Shanghai World Expo 2010

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August 2nd 2010
Published: August 2nd 2010
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Beijing is littered with signs of China’s imperial past. In contrast everything in Shanghai points boldly towards China’s future as a global hyperpower. The city’s benefited massively from the economic reforms of the 90s and has become china’s financial centre. This year it’s hosting the World Expo, announcing its arrival on the world stage in the same way Beijing did with the Olympics. Again unlike Beijing the sky’s not clogged with pollution and there’s an overall sense of the city is still completely liveable. In many ways Shanghai is coping with hosting this major international event than Beijing does on an average day.
I hadn’t realised what a big deal the Expo was and by the time I arrived it seemed all the trains in and out of Shanghai had been booked weeks in advance. I managed to get a bus from Beijing but even standing room on 18 hour trains was sold out! There was no chance of getting a train to Hong Kong but I tried for ages to get a train to somewhere nearby. Between the heat, the lack of English and the constant queue skipping Chinese I just gave up and booked a flight! So the overland part of my trip is over. Cairo to Shanghai by bus train car and ferry is still pretty good going though I think!

After the stress of the train station I checked out the heavily restored old town & Yuyuan gardens. It’s about as genuine as Disney Land but worth and visit and the gardens are surprisingly peaceful right before closing time. I went down to the Bund area for sunset which still has some European style buildings now completely dwarfed by the gleaming skyscrapers in Pudong. I Left before it got dark, saw it that night on the way home from a club, but most of the lights were off at that stage.

Since the expo had caused me so much grief I felt obliged to visit it. It definitely wasn't as bad as expected. The queues into the pavilions are horrendous but getting an entrance ticket took less than 5 minutes. Again it's nearly all Chinese tourists. I was stopped by people about a dozen times asking if they could take a photo with me. You know you've been travelling too long when this seems totally reasonable.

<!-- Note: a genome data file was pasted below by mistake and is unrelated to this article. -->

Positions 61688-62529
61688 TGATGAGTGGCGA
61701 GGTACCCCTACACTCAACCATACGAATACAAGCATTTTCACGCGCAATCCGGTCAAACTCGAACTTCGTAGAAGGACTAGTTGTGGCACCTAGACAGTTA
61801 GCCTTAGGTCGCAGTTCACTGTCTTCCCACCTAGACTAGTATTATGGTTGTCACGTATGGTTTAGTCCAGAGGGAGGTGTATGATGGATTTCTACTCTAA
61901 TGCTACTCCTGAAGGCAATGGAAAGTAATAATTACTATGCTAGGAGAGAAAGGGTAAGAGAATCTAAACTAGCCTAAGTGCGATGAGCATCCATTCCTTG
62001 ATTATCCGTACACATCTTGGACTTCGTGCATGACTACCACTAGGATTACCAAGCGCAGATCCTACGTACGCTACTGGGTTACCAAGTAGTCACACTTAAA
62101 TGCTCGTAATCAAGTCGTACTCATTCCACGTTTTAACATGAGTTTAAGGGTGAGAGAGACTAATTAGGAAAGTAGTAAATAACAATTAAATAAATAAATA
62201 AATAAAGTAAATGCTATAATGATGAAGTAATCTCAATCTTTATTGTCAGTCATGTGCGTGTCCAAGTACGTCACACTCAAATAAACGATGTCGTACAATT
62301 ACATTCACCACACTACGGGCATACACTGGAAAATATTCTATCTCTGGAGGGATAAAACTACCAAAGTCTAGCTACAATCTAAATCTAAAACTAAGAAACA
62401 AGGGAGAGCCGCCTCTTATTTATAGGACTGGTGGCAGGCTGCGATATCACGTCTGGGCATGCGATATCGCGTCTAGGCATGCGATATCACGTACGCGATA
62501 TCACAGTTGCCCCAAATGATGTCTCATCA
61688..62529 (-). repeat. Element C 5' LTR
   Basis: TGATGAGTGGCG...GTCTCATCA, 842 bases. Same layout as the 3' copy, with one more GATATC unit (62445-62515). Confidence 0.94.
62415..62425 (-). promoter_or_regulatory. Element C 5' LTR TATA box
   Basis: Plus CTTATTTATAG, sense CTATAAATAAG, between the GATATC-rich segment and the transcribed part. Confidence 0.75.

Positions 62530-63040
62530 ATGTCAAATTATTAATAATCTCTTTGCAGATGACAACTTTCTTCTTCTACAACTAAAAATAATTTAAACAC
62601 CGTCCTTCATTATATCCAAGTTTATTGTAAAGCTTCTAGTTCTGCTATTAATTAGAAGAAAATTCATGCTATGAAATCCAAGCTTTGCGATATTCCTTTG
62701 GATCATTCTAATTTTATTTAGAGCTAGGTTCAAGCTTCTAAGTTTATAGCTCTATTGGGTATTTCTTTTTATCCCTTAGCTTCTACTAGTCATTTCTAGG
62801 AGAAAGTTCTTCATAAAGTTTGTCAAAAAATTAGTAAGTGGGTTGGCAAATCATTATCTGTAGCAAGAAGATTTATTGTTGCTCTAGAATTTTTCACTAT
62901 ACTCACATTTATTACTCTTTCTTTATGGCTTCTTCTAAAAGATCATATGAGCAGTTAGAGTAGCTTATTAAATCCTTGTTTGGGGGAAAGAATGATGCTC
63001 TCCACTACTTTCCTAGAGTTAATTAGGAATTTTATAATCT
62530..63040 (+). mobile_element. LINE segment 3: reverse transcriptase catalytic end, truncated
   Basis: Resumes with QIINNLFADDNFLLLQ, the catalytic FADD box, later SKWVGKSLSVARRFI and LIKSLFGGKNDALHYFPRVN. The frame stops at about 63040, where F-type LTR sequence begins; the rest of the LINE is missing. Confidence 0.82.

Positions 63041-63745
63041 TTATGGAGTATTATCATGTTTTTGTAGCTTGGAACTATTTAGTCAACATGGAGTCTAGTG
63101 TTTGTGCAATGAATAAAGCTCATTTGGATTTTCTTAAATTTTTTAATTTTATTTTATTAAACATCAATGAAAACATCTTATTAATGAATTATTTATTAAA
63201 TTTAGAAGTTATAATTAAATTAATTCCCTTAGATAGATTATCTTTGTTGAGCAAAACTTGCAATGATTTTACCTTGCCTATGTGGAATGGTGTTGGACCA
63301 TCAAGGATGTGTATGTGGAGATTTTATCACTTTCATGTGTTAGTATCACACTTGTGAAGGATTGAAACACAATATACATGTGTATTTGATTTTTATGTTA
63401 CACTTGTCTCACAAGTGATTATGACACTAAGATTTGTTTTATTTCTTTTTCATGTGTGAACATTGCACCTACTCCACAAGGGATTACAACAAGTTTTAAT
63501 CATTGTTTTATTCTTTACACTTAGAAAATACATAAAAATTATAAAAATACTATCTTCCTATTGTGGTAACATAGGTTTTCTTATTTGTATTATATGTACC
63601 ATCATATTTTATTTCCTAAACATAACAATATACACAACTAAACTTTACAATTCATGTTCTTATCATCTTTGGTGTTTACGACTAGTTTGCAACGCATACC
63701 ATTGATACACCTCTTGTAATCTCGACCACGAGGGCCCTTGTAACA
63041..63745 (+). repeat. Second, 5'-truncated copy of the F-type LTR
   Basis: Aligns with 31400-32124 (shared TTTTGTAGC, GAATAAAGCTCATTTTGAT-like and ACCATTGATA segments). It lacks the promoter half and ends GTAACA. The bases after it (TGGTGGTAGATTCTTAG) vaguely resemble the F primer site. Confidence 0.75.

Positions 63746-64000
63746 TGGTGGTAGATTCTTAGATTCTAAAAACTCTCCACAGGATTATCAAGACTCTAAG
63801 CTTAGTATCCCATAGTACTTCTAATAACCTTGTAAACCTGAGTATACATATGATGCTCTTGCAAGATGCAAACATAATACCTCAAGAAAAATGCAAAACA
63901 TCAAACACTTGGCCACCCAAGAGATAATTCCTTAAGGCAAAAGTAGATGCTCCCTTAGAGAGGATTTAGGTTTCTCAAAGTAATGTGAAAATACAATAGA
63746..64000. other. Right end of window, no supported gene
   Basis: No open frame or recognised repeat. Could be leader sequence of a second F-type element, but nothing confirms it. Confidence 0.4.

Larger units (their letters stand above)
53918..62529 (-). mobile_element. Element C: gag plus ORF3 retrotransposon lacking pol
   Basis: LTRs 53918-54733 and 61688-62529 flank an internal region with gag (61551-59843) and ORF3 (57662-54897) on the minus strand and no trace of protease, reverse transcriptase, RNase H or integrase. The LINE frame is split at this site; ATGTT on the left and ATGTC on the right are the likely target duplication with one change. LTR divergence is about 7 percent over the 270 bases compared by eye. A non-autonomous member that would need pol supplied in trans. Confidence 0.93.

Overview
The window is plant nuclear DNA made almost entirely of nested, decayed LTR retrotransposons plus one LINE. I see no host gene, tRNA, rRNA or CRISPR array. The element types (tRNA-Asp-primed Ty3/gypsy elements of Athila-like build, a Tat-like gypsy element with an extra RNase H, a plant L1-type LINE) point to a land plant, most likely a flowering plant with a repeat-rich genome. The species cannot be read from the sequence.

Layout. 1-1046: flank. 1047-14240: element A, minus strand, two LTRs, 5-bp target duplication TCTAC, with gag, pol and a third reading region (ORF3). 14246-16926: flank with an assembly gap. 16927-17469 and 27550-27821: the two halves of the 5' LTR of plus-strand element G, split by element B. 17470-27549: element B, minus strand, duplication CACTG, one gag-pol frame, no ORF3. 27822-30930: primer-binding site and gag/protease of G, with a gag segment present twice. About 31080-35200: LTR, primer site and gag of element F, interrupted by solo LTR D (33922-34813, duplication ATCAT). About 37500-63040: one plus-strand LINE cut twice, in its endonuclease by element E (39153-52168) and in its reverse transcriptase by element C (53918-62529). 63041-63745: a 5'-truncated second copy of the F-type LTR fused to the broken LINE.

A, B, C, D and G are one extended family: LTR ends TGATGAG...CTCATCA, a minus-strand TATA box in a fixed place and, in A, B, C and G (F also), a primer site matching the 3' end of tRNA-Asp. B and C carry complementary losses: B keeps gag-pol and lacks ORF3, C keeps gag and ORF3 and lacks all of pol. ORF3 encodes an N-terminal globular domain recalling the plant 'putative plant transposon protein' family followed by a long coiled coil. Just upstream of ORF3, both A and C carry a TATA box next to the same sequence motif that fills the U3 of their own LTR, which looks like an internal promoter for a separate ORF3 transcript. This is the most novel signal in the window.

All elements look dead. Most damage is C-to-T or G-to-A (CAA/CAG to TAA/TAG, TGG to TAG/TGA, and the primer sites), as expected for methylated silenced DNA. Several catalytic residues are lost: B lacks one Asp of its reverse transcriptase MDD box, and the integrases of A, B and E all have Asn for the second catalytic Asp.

The Chinese were very strategic in designing the layout. China lies right in the centre, taller than any other country. The country's eternal foes Japan and the US lie at directly opposite ends of the park. Not lacking a sense of humour Iran and North Korea stand side by side. Some pavilions say more about their respective country than they intend. Iceland obviously cutting costs is merely a prefab. Belgium accepting the reality it's not a country shares a pavilion with the EU. Depressingly, a group of African nations were given large sums of money to produces stands for a joint African pavilion but where the money actually went is an absolute mystery.

I was looking at the park map for ages and couldn't find Ireland anywhere. For a moment I was worried the changing climate had landed us in the joint European pavilion with the likes of Moldova and Azerbaijan. Fortunately it looks like this was budgeted for pre-recession. Overall not bad: standard photos of scenery with impossibly good weather and Enya music playing in the background.

The queues for the most popular countries (Japan, China, Korea) were over 4 hours. Saudi Arabia was over 7 hours. Unless they were giving out free souvenir barrels of oil I cannot see how it could have been worth it. To put the visitor numbers in perspective the French pavilion in Shanghai is currently the most visited French public building in the world, more visitors than even the Eiffel tower!

That night I went back to the bund to checkout the skyline lit up. Just when I thought shanghai was coping incredibly well with the crowds I arrived on east Nanjing where the swarms of pedestrians had taken over a lane on each side of the highway. At the riverfront it's a dog eat dog fight to get close to the water. As soon as I'd got a photo I was out of there.

Afterwards I met up with a friend from UCD who I hadn't seen in about a year. It was so good to talk to someone without having the generic hostel chat: “where are you from?”, “where are you travelling?” blah,blah blah ad infinitum. We went to an €8 all you can drink bar. About an hour in we were convinced all the alcohol was watered down. An hour later we were proved wrong in a dramatic fashion...

I think I’ll end this entry here.

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